UN warns of looming humanitarian emergency in Somalia

16 Jun 2014

UN warns of looming humanitarian emergency in Somalia

Mogadishu, 15 June 2014 - Despite improved security in some parts of Somalia following a military operation against Al Shabaab earlier this year, the fragile humanitarian situation in the country could become an emergency unless funds are made available to support life-saving interventions, Philippe Lazzarini, the UN Humanitarian Coordinator for Somalia, has said.

While addressing a press conference in the capital, Mogadishu, on 15 June, Lazzarini said Somalia risked drifting back into a humanitarian crisis, with the already fragile food security situation likely to worsen in the coming months as a result of delayed rains, continued conflict and rising food prices.

"Our assessments have shown that over 857,000 people in Somalia require urgent and life-saving assistance, an additional 2 million people are on the margin of food insecurity and require continued livelihoods support,” he said, adding that decades of conflict had displaced more than one million people inside Somalia.

Lazzarini explained that the situation was further compounded by the military offensive and the recent Al Shabaab tactic of blocking major supply routes and encircling newly recovered areas, which was hampering commercial activity and the ability to transport humanitarian support to those regions.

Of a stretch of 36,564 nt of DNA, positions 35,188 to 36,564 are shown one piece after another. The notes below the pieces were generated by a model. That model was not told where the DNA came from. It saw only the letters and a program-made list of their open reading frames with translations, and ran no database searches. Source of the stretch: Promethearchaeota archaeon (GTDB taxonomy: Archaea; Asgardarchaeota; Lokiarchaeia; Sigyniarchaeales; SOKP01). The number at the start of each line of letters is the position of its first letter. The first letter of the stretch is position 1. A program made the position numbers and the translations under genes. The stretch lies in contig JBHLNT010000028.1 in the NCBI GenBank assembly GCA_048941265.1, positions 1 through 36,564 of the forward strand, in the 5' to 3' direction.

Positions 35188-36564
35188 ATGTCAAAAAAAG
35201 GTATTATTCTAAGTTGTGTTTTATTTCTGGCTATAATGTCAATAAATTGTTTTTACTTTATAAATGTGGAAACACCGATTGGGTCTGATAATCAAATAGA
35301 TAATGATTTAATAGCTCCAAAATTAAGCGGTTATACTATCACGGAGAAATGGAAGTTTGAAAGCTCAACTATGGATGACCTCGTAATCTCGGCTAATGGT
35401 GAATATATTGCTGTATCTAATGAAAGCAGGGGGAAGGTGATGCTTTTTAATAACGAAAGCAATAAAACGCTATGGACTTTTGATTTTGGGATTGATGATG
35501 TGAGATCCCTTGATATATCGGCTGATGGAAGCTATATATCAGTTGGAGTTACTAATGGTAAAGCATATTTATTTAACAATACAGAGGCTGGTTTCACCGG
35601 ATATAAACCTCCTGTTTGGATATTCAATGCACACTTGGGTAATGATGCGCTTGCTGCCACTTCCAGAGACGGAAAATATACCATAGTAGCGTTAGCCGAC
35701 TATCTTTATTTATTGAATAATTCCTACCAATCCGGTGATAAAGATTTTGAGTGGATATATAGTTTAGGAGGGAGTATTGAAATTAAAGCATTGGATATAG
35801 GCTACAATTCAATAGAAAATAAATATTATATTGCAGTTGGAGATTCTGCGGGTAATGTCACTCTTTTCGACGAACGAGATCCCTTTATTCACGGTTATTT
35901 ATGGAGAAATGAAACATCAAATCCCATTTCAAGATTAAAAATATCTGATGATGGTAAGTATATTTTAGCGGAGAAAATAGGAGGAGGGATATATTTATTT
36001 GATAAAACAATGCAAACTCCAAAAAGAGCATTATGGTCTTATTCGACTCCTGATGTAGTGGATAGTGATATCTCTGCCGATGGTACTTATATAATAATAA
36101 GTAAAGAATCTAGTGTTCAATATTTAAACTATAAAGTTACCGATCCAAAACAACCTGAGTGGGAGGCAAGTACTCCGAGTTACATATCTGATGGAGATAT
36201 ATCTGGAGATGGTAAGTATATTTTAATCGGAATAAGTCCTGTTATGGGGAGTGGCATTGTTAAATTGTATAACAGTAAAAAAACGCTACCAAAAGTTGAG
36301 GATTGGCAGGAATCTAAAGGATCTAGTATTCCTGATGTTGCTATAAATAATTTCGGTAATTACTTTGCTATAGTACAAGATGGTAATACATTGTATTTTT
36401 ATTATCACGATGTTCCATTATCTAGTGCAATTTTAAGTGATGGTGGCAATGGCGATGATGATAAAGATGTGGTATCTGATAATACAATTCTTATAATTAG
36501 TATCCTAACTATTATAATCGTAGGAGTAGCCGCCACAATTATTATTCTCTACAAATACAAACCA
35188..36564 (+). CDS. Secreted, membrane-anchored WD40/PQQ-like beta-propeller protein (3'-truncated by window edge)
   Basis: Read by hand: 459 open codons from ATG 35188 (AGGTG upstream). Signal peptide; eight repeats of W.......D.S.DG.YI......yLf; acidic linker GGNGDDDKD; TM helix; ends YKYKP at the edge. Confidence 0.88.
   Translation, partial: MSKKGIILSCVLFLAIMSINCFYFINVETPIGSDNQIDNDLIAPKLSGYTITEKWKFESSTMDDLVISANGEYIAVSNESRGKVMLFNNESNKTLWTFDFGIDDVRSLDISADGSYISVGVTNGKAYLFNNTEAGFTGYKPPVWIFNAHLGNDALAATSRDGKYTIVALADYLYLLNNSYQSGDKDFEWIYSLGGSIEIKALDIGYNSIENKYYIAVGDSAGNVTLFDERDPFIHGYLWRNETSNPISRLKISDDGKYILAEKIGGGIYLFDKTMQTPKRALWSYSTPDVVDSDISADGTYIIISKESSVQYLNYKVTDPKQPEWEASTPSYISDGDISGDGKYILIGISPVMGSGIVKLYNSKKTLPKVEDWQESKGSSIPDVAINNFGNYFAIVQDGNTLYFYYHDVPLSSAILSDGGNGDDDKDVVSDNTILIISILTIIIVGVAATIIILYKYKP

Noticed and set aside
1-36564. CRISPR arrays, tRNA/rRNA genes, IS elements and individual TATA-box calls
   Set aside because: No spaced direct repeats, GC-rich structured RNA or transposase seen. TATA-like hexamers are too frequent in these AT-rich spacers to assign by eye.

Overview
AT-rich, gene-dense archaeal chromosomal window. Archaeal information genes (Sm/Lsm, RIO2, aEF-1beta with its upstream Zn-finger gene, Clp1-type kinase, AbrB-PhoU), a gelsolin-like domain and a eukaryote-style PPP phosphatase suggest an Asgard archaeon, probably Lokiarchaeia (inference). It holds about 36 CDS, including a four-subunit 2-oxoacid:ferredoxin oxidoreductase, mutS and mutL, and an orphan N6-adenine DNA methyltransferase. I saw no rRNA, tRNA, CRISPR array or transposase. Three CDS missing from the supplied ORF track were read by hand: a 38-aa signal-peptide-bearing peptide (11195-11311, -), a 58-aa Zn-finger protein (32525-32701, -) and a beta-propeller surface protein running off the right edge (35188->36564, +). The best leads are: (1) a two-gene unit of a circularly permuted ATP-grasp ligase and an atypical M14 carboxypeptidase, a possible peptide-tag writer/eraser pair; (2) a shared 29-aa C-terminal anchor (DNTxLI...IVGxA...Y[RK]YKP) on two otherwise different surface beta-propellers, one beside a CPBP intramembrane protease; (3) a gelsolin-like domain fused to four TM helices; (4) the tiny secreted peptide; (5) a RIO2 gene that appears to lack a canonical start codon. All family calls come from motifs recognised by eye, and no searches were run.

"Newly accessible areas need to be properly accessible; they need to be accessible for Somalis, they need to be accessible for the business community, they need to be accessible for humanitarian partners," he said.

He noted that just 22 percent of the US$933 million humanitarian appeal for the country is funded.

"We are facing a significant resource gap that has undermined life-saving programmes like the provision of food, water, sanitation and health," Lazzarini said.

Somalia’s humanitarian needs remain vast, with global acute malnutrition levels among internally displaced people above global emergency levels of 15 percent; the country is among the five countries in the world with the highest child malnutrition rates, with one in seven children under the age of five estimated to be acutely malnourished.

Lazzarini cautioned that unless addressed urgently, the worsening humanitarian situation could have implications for the country's recent political gains.

“We need to address the peace and security agenda, the state-building agenda, but we should not drop the humanitarian agenda off the table,” he said. “If we continue to ignore it, it may undermine the rest of the positive agenda which is also unfolding in the country.”

“The country is once again at a moment where an emergency is just around the corner. Action is required now, before this downturn becomes an actual emergency,” he added. “The next two months are critical.”